The final apologetic strategy to discredit the notion that Yahweh would have supported or condoned Jephthah’s vow is to refer to the last verse in the book of Judges. Judges 21:25 “In those days there was no king in Israel: every man did that which was right in his own eyes.” Do you accept this view that Jephthah would have been one of the unrighteous individuals that Yahweh would not have honored? If you do then you are at odds with the author of Hebrews who praises Jephthah in 11:32-34 making him part of his “Hall of Faith”, people of god that did great things in his name.

    Your interlocutor’s book may not present his arguments in a manner that satisfies your scholarly standards, nor may I, but I’m afraid his interpretation of this passage is more accurate and honest than yours. Only a pre-commitment to biblical inerrancy and the harmony of scripture will result in the interpretation you defend.

    If you desire something more scholarly for your listeners on this subject why not refer them to Paul Copan’s book “Is God A Moral Monster”? His is standard apologetic fair for explaining away the abhorrent texts of the old testament. But don’t stop there. If you want them to be truly educated you should also suggest that they read Thom Stark’s critical review of “Moral Monster”. It can be found in Kindle format for free on the internet. Just google it. Reading them side-by-side is very enlightening.

    Reply
    • Terry L says:

      I don’t pretend to be any sort of expert on passages like this (or on much of the Old Testament, for that matter), but a few of your questions make unfounded assumptions.

      You say that, “Yahweh actually did accept Jephthah’s vow”, using Judges 11:32 to defend your claim. However, this verse merely states that God delivered the Ammonites into Jephthah’s hands; it does not state that the vow was the reason he did so.

      When my children were smaller, they often would beg for a toy or something that I fully intended to give them anyway, but before I actually got it for them, they would offer crazy promises to try to “persuade” me. These rash promises had no impact on my decision. I did not ask for them, I did not want them, and I certainly did not intend to hold them to it. I gave them the item because it was my desire to do so, not because of them. This may or may not have been what happened here, but your conclusion doesn’t directly follow from the verse you gave.

      You say, “The text nowhere says anything about his vow being rash, reckless, evil or inappropriate.” This neglects the condemnation of human sacrifice elsewhere in scripture. Even if Jephthah and his daughter both believed that this would help them, their belief doesn’t make what they believe true. The Bible records many things that people believed that were not true, and as we’ll see, many followers of God did things that God did not condone.

      On that note, you say, “If you [accept that Jephthah was unrighteous in this], then you are at odds with the author of Hebrews who praises Jephthah in 11:32-34 making him part of his “Hall of Faith”, people of god that did great things in his name.”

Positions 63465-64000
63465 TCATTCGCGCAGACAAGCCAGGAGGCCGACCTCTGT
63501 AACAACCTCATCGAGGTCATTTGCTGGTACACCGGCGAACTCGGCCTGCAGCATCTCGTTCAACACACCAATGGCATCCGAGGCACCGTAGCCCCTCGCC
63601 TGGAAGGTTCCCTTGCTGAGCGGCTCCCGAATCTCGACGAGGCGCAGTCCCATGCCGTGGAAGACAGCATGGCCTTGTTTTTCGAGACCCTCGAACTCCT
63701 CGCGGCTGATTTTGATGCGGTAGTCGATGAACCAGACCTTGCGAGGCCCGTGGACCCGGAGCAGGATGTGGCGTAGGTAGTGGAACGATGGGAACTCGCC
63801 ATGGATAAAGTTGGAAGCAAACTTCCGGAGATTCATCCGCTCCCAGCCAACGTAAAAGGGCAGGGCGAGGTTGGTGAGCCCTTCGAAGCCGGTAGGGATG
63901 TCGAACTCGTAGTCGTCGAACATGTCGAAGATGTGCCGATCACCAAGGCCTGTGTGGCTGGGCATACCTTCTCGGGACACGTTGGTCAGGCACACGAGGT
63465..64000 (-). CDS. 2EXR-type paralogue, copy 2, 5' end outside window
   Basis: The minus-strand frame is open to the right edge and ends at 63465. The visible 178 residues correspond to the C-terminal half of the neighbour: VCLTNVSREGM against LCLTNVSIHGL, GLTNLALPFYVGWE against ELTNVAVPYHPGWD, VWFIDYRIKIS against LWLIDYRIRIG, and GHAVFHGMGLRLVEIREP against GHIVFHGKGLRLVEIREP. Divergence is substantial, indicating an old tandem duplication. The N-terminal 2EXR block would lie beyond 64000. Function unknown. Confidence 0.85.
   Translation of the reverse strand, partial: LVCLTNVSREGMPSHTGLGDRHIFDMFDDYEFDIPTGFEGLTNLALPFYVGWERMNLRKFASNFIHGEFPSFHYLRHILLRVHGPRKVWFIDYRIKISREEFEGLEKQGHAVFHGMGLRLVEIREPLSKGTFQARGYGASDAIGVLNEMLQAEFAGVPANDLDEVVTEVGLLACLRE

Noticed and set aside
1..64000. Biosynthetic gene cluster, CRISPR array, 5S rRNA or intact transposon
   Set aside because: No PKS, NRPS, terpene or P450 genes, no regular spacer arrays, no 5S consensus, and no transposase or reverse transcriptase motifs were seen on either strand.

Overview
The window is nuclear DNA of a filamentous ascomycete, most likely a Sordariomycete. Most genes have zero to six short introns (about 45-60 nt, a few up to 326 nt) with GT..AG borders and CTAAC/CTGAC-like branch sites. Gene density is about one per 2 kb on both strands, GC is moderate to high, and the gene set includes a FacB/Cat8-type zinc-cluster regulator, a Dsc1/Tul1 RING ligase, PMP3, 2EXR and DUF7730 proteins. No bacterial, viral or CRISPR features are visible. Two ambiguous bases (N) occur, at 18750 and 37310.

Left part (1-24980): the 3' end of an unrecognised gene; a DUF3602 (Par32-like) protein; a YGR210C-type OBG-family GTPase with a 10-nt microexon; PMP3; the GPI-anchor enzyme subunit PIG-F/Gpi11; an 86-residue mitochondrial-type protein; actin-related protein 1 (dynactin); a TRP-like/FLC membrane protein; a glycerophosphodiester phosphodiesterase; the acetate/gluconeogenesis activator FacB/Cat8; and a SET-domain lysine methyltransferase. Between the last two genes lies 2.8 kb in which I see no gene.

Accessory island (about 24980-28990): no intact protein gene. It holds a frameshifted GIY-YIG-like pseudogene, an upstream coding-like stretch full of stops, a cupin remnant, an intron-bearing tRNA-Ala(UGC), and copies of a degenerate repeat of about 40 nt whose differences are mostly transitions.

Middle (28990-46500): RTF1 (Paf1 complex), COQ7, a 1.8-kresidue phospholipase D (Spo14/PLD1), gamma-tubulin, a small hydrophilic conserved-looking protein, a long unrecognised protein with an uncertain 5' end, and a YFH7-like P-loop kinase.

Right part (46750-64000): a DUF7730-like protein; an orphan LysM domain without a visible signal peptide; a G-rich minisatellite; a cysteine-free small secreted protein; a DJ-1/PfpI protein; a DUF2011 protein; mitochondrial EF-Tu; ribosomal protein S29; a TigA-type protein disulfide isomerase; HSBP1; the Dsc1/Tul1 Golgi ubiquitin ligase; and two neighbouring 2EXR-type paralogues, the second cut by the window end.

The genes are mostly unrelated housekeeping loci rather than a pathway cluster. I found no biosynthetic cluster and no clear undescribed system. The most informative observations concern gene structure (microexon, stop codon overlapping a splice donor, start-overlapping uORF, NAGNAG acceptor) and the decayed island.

Also in that list, you will find a drunkard (Noah), a coward (Abraham, who twice failed to trust in God’s protection and demanded that his wife lie and say she was his sister), a cheater (Jacob), a scoffer (Sara), a murderer (Moses), a prostitute (Rahab), a brawler (Samson), an adulterer (David) and others.

      The Bible doesn’t hide the humanness of its heroes… even the greatest heroes of the faith were human and sinful men. They all did great things, but they were greatly fallen as well.

      Christianity is not the story of perfect people; it is the story of a fallen people redeemed by a perfect savior. As the Bible tells of David’s sin with Bathsheba, and then calls him a man after God’s own heart and a hero of the faith, I have no problem taking this story at face value… he vowed rashly, and then kept his vow, and understanding that he was still a man who, though imperfect, loved his God and tried to do what was right.

      And I don’t agree that interpreting “and she knew no man” as “she was killed and offered as a burnt offering” is the “most obvious” explanation. That would be an odd introduction of poetic language into historical narrative. While I don’t contend that he absolutely did NOT kill his daughter, I think your statement overstates the case.

      Reply
      • Greg says:

        Your desire to domesticate this story to help it fit into the cannon is the very reason I said, “only a pre-commitment to biblical inerrancy and the harmony of scripture will result in the interpretation you defend.” If you read this story in any text other than the bible you would say that the deity in the story did in fact deliver the protagonist due to his vow and you would condemn the vow, the warrior, the deity and the sacrifice as evil. If you found a story like this in the Quran you would parade it around in your apologetic arguments as evidence of the the evil of Islamic ideology. I’m sure you don’t hesitate to trumpet the wickedness of the Canaanites because the bible says they sacrificed their children to Molech. But, because the story of Jephthah is in the bible you are willing to totally deny its logic and flow. If your take on the story were correct it would read like this:

        29 Then the Spirit of the Lord came upon Jephthah, and he passed over Gilead, and Manasseh, and passed over Mizpeh of Gilead, and from Mizpeh of Gilead he passed over unto the children of Ammon.